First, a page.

I knew when I decided to publicly share my weight loss struggles and surgery with the world I would face scrutiny, judgement, and ignorance. Being unaware of the process in the beginning I also had a lot of misunderstandings. It was worth it to me to be open and clear up some of these misconceptions as well keep myself accountable through this process despite these judgements.
Yesterday, I did a speech that I’ve been working on that discusses the importance of celebrating small victories. I never appreciated the little amounts of weight I lost especially when I had a lot to lose. I had to channel Dr. Suess and remember:
The speech went over well and it’s part of a larger passion project that I’m working on. Today, I received an email from one of the women who heard the speech. She said that she felt I was being dishonest because I didn’t mention my surgery when discussing my weight loss. She said,
“It’s insincere and really dishonest not to say anything because people will believe that you worked out, ate right and actually worked for your weight loss.”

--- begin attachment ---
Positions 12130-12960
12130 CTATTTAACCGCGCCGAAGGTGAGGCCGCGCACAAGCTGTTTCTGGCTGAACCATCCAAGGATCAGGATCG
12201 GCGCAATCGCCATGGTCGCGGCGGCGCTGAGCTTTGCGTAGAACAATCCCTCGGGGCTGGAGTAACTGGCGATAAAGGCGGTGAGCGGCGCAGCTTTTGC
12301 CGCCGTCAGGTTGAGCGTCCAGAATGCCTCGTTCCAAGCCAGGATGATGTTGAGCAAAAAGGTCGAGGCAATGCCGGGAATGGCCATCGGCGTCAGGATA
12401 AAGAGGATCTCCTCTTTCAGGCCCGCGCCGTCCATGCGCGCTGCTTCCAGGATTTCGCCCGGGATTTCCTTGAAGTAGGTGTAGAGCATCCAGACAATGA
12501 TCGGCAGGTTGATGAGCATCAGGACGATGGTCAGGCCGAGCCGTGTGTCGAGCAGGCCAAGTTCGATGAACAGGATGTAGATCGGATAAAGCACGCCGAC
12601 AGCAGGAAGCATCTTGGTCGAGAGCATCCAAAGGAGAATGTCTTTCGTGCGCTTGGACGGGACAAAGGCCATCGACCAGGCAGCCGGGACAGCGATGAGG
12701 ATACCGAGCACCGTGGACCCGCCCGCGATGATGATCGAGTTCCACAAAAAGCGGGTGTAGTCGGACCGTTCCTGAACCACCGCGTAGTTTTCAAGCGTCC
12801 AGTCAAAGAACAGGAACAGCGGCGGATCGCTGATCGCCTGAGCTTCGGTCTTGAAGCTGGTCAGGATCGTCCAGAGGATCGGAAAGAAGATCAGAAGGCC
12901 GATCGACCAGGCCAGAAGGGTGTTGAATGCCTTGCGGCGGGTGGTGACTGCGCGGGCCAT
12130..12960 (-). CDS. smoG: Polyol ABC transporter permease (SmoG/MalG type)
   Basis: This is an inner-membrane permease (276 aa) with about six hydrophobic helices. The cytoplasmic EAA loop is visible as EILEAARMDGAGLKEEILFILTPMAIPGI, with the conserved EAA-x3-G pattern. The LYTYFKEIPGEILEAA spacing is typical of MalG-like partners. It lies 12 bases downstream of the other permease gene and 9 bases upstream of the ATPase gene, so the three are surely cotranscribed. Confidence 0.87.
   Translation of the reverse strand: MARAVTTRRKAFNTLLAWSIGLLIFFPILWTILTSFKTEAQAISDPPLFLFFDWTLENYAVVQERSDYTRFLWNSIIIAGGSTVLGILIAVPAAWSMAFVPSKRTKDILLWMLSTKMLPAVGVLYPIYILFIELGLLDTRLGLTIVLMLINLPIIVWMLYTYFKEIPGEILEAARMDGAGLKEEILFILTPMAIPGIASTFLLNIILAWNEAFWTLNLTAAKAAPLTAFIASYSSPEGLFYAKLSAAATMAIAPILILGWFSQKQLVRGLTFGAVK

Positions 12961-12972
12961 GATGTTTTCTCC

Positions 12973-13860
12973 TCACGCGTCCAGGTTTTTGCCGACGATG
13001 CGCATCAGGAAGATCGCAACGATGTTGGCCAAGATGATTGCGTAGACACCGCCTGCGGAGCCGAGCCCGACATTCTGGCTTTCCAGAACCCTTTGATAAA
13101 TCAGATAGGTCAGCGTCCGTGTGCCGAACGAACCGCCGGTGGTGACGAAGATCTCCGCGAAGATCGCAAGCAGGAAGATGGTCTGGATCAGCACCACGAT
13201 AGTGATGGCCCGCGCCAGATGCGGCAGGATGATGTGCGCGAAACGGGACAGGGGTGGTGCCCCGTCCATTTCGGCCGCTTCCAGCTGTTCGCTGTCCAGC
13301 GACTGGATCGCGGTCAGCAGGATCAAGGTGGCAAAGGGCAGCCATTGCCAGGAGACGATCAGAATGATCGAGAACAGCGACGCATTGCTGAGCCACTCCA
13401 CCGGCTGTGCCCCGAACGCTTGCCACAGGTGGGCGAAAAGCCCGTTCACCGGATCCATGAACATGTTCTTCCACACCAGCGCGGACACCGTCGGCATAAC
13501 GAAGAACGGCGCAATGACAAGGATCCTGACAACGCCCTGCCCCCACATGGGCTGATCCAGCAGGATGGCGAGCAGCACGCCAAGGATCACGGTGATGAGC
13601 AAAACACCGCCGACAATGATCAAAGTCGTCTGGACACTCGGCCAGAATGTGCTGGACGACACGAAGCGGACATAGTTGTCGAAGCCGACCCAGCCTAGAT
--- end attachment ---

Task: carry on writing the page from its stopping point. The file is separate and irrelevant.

First things first. In reality, the speech wasn’t even about my weight loss it was about progress. That aside, I need to make something extremely clear.
This is work.
Losing weight is work.
I don’t care how you do it, it’s going to be hard.
Surgery is a tool that allows your body to take a break while you get your brain together. You don’t just have surgery and go about your life. You can’t just eat whatever you want and not work out.
As with any means of losing weight, you have to earn it. Eating well, taking your vitamins, getting enough water, and moving your body are essential for long term weight loss success.
So many people feel that weight loss surgery is cheating or the easy way out. I bet if you ask any person who has had any type of weight loss surgery 100% will tell you the surgery was the easy part. Learning to live your life after surgery is where the work begins. Trust me when I tell you that losing 250 lbs took a whole lot of prayer, discipline, determination, effort, and will. It’s the hardest work I’ve ever done.
That’s honest and sincere.